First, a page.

When he came to, he felt something wet trickle down the side of his face. Propped in a chair, his wrists handcuffed in front of him, a rough sisal rope cinched around his neck, he couldn't see Stevy. But as the roaring in his ears abated he heard the man's breathing like he heard his own thundering heart. He reached for his boot.
“Looking for this?" Stevy stepped forward, Del's knife in one hand, the end of the rope in the other, a rifle balanced in the crook of his arm. "I figured you'd come here, and now I'm gonna get five thousand dollars for you." His grin convoluted the scars on his cheeks. "You don't need to worry none 'bout your Missus, not with Mr. Lord taking care of things. He was a mite upset when she was brung in and didn't want to see him, but he'll wear her down. He always gets what he wants. Now what he wants most is you dead."
As he spoke, Stevy wrapped the rope around his hand, tightening the noose until it bit into Del's neck. The gunslinger touched the tip of the knife to a spot beneath Del's ear. "I got an urge to test this knife. What part of you should I cut off and send to Mr. Lord?" The knife tip grazed skin. "Your ear? A finger? How about the part Miss Loretta liked best?"
He shook with silent laughter, seized Del’s braid, and with a sawing movement severed it. "You sure are quiet, Injun Boy. Well, get up now. We're going for a ride." He poked the rifle barrel between Del's shoulder blades. "Slow and easy. Horses is outside." He stopped beside the casket, dropped the black braid atop Lonnie's breast and lowered the lid. "Hell of a shame."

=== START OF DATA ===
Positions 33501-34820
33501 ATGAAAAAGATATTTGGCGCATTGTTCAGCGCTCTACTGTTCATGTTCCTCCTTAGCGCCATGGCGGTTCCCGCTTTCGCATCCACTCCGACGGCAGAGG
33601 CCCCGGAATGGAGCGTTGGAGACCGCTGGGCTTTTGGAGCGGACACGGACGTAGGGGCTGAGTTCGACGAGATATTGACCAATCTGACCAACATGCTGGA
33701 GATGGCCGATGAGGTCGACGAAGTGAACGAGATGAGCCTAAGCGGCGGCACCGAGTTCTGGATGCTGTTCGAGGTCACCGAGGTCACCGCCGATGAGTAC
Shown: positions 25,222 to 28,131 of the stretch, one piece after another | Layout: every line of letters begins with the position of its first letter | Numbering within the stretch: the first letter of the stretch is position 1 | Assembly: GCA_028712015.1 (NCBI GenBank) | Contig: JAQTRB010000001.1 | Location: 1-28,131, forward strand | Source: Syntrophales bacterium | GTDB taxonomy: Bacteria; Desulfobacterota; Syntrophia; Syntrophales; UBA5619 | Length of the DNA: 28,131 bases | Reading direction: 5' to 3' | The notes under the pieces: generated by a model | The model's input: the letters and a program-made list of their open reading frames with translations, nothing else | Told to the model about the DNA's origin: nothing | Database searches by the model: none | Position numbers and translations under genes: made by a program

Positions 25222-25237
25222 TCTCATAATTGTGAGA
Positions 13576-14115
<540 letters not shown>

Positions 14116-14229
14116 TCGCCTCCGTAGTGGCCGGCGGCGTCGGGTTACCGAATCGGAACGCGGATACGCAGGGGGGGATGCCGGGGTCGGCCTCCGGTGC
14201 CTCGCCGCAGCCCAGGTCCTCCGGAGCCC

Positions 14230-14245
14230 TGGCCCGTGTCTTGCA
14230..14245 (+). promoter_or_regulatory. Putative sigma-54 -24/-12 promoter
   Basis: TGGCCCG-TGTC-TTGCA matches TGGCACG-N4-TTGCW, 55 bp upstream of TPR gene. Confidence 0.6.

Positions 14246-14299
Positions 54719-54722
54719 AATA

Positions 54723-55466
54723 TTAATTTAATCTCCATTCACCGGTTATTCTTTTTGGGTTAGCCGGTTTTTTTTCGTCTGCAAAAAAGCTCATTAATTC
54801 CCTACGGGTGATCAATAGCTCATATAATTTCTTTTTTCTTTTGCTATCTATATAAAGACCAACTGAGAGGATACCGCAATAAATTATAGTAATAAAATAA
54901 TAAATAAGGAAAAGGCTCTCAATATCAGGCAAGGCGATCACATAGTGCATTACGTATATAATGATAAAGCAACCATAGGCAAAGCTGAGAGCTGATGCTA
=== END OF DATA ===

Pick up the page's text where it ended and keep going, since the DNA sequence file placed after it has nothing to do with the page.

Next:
Sunday, May 12, 2019

New excerpt--The Queen of Paradise Valley

From The Queen of Paradise Valley, chapter 42

They made a wild escape: dashed into the corridor past the watchman, down the stairs, and through the lobby. A mad escape: they ran into the street, leapt into Barbara's buggy, wheeled a tight circle in the middle of the road, and raced to the edge of town. Diana almost laughed out loud, but afraid she would sound hysterical, kept her mouth closed.
Several miles from town Barbara slowed the pace. She glanced over her shoulder and released a sigh. "No one followed. I was afraid he'd stop us."
“Mr. Lord? No. He wouldn't."